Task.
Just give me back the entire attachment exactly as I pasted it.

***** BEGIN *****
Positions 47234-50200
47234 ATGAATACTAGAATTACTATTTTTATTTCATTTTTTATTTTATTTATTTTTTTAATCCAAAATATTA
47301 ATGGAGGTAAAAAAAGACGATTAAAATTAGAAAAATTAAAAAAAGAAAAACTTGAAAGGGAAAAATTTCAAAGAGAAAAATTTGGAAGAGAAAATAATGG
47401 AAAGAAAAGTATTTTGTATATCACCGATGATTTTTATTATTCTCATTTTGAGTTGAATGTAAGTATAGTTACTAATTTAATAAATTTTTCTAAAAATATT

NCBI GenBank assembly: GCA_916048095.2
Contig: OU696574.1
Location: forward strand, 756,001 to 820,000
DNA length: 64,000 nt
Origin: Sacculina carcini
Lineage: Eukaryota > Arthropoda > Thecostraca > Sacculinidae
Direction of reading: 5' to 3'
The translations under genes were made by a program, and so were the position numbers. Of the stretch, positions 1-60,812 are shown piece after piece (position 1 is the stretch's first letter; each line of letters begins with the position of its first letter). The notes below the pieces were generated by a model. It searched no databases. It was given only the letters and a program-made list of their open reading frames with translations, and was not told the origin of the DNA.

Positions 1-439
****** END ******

Positions 47234-50200
47234 ATGAATACTAGAATTACTATTTTTATTTCATTTTTTATTTTATTTATTTTTTTAATCCAAAATATTA
47301 ATGGAGGTAAAAAAAGACGATTAAAATTAGAAAAATTAAAAAAAGAAAAACTTGAAAGGGAAAAATTTCAAAGAGAAAAATTTGGAAGAGAAAATAATGG
47401 AAAGAAAAGTATTTTGTATATCACCGATGATTTTTATTATTCTCATTTTGAGTTGAATGTAAGTATAGTTACTAATTTAATAAATTTTTCTAAAAATATT

NCBI GenBank assembly: GCA_916048095.2
Contig: OU696574.1
Location: forward strand, 756,001 to 820,000
DNA length: 64,000 nt
Origin: Sacculina carcini
Lineage: Eukaryota > Arthropoda > Thecostraca > Sacculinidae
Direction of reading: 5' to 3'
The translations under genes were made by a program, and so were the position numbers. Of the stretch, positions 1-60,812 are shown piece after piece (position 1 is the stretch's first letter; each line of letters begins with the position of its first letter). The notes below the pieces were generated by a model. It searched no databases. It was given only the letters and a program-made list of their open reading frames with translations, and was not told the origin of the DNA.

Positions 1-439